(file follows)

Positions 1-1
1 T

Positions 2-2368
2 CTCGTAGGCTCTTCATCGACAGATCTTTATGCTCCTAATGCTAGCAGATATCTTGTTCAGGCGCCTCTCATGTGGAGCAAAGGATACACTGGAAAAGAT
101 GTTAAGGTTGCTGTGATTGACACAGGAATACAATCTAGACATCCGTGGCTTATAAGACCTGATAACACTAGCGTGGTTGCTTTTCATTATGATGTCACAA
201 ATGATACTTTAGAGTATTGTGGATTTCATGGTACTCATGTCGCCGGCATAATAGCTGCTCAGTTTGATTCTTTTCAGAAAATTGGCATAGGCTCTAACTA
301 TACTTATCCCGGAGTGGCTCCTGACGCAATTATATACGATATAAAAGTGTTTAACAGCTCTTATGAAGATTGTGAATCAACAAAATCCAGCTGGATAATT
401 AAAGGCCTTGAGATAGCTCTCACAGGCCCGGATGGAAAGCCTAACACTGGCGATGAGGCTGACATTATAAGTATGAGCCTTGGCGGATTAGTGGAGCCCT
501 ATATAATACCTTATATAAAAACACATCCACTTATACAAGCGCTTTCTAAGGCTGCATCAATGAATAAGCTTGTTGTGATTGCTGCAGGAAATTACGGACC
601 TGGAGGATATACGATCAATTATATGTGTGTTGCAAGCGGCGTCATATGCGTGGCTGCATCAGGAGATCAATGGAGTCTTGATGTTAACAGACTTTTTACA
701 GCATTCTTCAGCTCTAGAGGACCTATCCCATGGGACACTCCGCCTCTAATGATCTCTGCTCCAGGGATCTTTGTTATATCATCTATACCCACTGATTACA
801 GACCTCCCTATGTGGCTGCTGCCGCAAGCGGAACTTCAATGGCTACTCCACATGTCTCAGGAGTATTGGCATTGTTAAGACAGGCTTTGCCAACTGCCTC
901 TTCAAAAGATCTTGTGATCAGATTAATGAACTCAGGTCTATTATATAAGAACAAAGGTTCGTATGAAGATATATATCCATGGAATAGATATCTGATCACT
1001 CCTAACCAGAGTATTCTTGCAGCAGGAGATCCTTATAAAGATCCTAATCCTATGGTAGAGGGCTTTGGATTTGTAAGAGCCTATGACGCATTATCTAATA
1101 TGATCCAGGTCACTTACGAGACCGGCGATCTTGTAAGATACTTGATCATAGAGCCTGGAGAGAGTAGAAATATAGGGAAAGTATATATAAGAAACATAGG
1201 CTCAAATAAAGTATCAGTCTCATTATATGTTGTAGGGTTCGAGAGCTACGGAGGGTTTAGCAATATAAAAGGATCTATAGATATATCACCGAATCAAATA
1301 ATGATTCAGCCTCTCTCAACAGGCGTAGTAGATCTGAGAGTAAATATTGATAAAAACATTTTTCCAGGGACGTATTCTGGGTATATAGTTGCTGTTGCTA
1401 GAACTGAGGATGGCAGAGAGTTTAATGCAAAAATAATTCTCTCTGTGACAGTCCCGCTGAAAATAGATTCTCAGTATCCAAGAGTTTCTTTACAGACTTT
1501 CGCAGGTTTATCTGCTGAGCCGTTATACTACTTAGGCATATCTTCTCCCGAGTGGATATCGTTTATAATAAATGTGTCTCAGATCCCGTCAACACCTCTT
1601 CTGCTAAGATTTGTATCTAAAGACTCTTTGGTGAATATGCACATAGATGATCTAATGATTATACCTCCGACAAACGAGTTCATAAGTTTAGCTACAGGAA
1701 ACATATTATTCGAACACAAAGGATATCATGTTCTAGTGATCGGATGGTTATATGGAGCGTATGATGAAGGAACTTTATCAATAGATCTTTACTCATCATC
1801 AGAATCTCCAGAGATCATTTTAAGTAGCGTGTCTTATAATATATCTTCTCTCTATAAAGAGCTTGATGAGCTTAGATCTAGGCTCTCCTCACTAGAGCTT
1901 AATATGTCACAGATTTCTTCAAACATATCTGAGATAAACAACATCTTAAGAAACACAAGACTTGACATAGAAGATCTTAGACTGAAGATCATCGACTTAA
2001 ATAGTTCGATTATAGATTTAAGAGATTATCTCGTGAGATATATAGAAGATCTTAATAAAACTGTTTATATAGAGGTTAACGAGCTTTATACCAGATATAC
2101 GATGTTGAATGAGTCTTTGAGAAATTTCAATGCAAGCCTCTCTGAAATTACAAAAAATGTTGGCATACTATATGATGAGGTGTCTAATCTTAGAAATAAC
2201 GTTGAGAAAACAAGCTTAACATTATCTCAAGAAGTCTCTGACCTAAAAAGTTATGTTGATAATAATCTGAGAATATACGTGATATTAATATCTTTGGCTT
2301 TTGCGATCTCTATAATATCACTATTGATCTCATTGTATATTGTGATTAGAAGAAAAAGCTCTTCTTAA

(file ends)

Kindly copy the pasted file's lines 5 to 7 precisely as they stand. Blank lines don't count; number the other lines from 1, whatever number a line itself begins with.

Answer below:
101 GTTAAGGTTGCTGTGATTGACACAGGAATACAATCTAGACATCCGTGGCTTATAAGACCTGATAACACTAGCGTGGTTGCTTTTCATTATGATGTCACAA
201 ATGATACTTTAGAGTATTGTGGATTTCATGGTACTCATGTCGCCGGCATAATAGCTGCTCAGTTTGATTCTTTTCAGAAAATTGGCATAGGCTCTAACTA
301 TACTTATCCCGGAGTGGCTCCTGACGCAATTATATACGATATAAAAGTGTTTAACAGCTCTTATGAAGATTGTGAATCAACAAAATCCAGCTGGATAATT